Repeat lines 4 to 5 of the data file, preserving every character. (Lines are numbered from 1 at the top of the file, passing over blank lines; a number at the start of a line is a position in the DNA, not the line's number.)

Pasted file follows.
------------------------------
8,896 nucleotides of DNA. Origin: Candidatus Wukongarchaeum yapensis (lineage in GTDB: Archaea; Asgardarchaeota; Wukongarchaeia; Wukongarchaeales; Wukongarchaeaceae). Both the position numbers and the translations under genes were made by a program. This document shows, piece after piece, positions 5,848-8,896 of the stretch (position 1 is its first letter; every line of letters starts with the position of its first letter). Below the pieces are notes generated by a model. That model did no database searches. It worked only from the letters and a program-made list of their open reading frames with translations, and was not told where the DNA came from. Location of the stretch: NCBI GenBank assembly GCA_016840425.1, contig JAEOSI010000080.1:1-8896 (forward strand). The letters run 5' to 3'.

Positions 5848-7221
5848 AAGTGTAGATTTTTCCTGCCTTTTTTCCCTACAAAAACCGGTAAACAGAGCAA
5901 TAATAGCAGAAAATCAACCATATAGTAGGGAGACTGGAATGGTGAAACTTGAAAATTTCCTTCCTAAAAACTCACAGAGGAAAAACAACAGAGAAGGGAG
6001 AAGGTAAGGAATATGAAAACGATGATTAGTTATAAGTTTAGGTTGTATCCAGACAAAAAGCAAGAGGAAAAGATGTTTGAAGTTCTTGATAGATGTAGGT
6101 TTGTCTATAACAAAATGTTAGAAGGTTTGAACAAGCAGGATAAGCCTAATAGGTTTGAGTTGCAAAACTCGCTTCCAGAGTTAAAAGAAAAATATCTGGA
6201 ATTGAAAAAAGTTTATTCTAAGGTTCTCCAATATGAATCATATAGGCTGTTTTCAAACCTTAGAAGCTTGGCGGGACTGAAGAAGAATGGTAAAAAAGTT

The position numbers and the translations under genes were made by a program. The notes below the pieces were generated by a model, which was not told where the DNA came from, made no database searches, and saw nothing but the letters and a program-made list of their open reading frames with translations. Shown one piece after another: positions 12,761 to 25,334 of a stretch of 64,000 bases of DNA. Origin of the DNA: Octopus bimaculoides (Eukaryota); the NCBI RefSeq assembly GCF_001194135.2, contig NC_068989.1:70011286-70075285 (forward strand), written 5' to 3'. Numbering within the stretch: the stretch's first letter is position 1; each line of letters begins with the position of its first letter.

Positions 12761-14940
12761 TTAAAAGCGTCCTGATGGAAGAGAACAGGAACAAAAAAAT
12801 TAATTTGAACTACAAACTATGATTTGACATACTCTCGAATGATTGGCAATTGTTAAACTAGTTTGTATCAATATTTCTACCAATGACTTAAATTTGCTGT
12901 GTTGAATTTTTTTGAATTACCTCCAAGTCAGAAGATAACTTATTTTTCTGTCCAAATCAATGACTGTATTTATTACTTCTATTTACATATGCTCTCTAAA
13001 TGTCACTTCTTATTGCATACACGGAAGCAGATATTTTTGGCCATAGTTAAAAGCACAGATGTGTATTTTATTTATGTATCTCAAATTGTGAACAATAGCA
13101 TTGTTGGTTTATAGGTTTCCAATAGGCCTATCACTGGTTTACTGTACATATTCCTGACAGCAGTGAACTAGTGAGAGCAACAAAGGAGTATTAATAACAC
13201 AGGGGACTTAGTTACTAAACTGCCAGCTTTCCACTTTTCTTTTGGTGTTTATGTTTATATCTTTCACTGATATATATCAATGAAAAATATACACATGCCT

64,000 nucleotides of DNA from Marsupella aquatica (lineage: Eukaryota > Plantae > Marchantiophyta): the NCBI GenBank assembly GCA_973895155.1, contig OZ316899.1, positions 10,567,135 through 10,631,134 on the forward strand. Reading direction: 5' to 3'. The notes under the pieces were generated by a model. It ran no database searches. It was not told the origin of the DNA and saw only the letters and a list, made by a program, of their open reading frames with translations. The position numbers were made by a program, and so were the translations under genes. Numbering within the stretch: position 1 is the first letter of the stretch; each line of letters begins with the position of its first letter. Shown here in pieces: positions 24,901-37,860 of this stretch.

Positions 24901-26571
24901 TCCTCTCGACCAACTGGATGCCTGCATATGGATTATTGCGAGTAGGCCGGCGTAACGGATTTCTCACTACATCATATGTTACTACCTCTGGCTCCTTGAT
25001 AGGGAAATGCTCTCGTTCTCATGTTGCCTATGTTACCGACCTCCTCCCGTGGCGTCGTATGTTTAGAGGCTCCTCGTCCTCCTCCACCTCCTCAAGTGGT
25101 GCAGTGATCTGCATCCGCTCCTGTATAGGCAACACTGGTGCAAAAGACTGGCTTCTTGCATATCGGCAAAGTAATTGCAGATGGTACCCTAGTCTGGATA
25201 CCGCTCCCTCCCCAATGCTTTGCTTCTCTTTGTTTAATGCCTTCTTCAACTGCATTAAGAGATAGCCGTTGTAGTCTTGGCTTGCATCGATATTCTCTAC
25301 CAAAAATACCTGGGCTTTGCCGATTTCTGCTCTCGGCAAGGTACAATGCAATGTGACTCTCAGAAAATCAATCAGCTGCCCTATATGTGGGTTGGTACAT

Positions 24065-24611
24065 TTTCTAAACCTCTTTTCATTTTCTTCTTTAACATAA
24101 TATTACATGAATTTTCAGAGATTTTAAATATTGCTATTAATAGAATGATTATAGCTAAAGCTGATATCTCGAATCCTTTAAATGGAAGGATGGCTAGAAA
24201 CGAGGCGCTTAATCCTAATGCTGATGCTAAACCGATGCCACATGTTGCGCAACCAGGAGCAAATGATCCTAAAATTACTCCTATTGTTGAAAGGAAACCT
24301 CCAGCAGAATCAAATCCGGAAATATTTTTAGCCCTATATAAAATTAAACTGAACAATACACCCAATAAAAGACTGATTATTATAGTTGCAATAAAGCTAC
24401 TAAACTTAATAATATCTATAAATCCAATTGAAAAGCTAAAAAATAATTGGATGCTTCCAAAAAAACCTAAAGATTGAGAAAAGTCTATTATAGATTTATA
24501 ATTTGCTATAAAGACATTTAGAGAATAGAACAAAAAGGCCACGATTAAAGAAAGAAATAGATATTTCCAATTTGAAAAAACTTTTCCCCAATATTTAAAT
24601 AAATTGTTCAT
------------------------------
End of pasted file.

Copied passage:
5901 TAATAGCAGAAAATCAACCATATAGTAGGGAGACTGGAATGGTGAAACTTGAAAATTTCCTTCCTAAAAACTCACAGAGGAAAAACAACAGAGAAGGGAG
6001 AAGGTAAGGAATATGAAAACGATGATTAGTTATAAGTTTAGGTTGTATCCAGACAAAAAGCAAGAGGAAAAGATGTTTGAAGTTCTTGATAGATGTAGGT